London is geographically vast, but you can see many of its best sights without stepping down into its famous Underground rail system if you are prepared to stretch your legs. In this travel info post IHG Hotels take us on a walking tour from Kensington Gardens to the London Eye…

Any trip across the pond should include a stop in London where the old and new go together. Founded in 43 AD, London has seen much of the world’s history right from its spot along the River Thames. With old traditions and architecture that have survived world wars to the new landmarks, London has a story worth telling.

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To start your day, stop off at a bistro or other restaurant to pick up some coffee and a pastry before heading to Kensington Gardens. Kensington Palace was the home of the late Diana, Princess of Wales, and is also the home of the current Duke and Duchess of Cambridge, as well as other members of the Royal family. If you want to visit the state rooms and some exhibits, the Palace opens at 10 a.m. on most days. The Kensington Gardens are free and open at 6 a.m. daily. In the gardens is the Diana Memorial Playground for those who have children and the iconic Peter Pan Statue that was installed in 1912. If you use your smartphone, you can receive a call from Peter Pan himself!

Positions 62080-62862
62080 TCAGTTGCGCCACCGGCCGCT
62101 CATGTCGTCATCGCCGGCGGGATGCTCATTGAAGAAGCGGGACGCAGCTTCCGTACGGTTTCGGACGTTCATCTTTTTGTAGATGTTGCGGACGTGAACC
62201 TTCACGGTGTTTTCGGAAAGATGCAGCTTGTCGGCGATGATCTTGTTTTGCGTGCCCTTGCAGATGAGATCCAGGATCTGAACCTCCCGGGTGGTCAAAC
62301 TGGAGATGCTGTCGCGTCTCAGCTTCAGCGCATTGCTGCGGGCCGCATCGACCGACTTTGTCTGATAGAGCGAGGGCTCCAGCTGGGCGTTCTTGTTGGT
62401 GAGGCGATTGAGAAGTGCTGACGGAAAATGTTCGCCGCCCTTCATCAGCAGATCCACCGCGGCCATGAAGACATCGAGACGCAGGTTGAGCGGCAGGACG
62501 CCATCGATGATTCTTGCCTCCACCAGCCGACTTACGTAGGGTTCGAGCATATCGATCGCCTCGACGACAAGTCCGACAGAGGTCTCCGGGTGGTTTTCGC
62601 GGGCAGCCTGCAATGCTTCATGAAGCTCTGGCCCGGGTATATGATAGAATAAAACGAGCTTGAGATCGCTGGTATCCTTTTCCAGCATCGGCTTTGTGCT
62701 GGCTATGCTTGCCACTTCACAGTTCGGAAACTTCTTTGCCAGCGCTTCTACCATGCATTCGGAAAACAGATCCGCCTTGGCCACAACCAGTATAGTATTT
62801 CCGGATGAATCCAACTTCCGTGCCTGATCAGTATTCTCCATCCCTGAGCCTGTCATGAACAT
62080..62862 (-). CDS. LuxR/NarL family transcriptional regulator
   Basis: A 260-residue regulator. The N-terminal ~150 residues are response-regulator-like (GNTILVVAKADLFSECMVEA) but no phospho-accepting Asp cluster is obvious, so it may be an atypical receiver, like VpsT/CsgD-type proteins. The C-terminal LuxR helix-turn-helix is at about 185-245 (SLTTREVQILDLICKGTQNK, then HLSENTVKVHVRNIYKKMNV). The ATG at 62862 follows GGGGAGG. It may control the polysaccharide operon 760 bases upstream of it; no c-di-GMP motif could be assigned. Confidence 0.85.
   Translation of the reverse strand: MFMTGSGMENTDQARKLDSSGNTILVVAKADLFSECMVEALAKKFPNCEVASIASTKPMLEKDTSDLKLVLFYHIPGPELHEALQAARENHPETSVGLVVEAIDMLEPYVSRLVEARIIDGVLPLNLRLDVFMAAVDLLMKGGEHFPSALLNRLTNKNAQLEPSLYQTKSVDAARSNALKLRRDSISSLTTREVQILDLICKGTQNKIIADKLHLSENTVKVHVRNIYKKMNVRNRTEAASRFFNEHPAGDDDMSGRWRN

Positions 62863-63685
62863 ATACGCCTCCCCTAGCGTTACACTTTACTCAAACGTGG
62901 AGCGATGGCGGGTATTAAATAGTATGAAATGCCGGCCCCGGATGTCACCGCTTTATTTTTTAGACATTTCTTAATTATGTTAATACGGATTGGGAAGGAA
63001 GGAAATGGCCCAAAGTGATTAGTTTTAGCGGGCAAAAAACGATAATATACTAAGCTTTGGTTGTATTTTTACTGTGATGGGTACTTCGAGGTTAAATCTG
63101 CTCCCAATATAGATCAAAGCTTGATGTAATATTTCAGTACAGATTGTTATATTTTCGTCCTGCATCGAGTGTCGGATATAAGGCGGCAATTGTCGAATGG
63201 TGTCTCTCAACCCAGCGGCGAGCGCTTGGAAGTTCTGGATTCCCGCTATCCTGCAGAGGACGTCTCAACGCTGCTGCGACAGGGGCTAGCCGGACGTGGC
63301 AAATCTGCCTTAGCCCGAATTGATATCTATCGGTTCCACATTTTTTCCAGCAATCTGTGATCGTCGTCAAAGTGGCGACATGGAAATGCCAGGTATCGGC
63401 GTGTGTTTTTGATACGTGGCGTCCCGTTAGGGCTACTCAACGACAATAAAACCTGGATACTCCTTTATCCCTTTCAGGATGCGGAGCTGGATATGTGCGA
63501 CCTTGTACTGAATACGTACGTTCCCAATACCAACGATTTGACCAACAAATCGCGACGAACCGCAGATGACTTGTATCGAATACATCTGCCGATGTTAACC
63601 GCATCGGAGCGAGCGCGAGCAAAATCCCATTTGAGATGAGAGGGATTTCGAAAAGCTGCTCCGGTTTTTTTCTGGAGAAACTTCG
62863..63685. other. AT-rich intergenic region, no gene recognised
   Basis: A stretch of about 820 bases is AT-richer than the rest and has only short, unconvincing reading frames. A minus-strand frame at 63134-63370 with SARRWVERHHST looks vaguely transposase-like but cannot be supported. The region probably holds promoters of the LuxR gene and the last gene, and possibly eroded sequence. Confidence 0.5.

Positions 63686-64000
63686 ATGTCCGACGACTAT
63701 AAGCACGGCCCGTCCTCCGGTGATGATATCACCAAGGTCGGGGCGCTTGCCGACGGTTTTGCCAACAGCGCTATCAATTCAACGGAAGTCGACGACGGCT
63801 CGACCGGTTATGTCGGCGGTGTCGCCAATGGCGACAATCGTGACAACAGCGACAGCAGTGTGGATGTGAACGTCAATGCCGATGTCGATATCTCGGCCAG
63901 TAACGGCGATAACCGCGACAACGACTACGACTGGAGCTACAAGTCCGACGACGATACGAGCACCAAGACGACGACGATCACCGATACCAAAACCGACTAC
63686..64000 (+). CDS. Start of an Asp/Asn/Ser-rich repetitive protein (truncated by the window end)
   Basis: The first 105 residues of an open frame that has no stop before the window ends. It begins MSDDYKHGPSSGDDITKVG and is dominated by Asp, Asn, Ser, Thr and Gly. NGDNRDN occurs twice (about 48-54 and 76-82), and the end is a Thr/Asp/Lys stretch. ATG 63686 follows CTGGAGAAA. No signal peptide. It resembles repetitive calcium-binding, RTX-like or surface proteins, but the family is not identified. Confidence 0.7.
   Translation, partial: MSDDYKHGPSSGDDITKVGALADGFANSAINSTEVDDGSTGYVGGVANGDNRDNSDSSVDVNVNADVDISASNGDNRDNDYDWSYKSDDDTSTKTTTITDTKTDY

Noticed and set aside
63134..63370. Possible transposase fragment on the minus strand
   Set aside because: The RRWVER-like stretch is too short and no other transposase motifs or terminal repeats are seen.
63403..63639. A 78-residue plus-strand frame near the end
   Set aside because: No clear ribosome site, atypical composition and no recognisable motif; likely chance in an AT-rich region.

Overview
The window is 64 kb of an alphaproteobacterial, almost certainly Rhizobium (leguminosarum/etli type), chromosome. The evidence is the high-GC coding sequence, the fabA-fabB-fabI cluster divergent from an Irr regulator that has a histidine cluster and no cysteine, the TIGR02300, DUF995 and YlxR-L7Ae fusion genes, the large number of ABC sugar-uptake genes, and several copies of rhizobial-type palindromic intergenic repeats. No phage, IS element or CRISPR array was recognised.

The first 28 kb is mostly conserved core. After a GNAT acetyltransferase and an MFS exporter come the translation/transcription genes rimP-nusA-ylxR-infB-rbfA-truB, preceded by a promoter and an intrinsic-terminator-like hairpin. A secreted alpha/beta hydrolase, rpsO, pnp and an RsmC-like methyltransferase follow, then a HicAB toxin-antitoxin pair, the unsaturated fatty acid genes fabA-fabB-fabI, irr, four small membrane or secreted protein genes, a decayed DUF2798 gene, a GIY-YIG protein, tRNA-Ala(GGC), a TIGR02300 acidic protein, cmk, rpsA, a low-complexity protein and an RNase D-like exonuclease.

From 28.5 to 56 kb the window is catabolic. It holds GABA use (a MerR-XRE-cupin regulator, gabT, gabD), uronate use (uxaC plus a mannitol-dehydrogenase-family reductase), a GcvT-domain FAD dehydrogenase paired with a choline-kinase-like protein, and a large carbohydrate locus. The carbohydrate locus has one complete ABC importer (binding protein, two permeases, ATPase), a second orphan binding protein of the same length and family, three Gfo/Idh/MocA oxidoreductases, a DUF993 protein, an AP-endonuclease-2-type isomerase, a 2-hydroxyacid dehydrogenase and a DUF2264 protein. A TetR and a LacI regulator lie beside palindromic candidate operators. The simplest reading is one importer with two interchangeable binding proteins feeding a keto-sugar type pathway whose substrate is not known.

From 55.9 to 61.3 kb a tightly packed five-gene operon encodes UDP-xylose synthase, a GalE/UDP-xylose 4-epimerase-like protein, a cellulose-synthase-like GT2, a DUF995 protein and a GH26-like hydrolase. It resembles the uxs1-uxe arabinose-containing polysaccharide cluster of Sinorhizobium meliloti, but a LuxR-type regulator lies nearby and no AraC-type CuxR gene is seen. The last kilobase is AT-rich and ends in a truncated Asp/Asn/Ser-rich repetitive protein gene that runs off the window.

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By late morning, you will want to head over to Buckingham Palace to claim your spot for the Changing of the Guard. From April to July, the Changing of the Guards happens every day. During the rest of the year, a schedule is available online to consult. The ceremony begins at 11:15 a.m. and is the formal changing of the Old Guard with the New Guard. All guards participating wear their formal red tunics and bearskin hats, with a band playing music. The whole event takes about an hour and a half.

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Buckingham Palace is on everyone’s list of places to see in London. It has been the official palace of the British monarchy since the ascension of Queen Victoria in 1837. Buckingham houses the offices of those who support the British Royal Family in their day-to-day activities. It includes many state rooms where various formal receptions and official events are held. For the price of a ticket, you can go into the state rooms and imagine what it might be like to attend one of these receptions and also to see one of the major art collections in the world.

From there, head into St. James’s Park for some people watching. Henry III from Eton College purchased the land in St. James’s Park, and monarchs after him redeveloped the land. Charles II was inspired by the gardens of France, so it became a more formal park. There are plenty of birds, including a small colony of the royal pelicans that were a gift from the Russian Ambassador in 1664. Many recommend St. James’s Park for the view of Buckingham Palace, the London Eye, and the peaceful landscape with birds, trees, and lakes.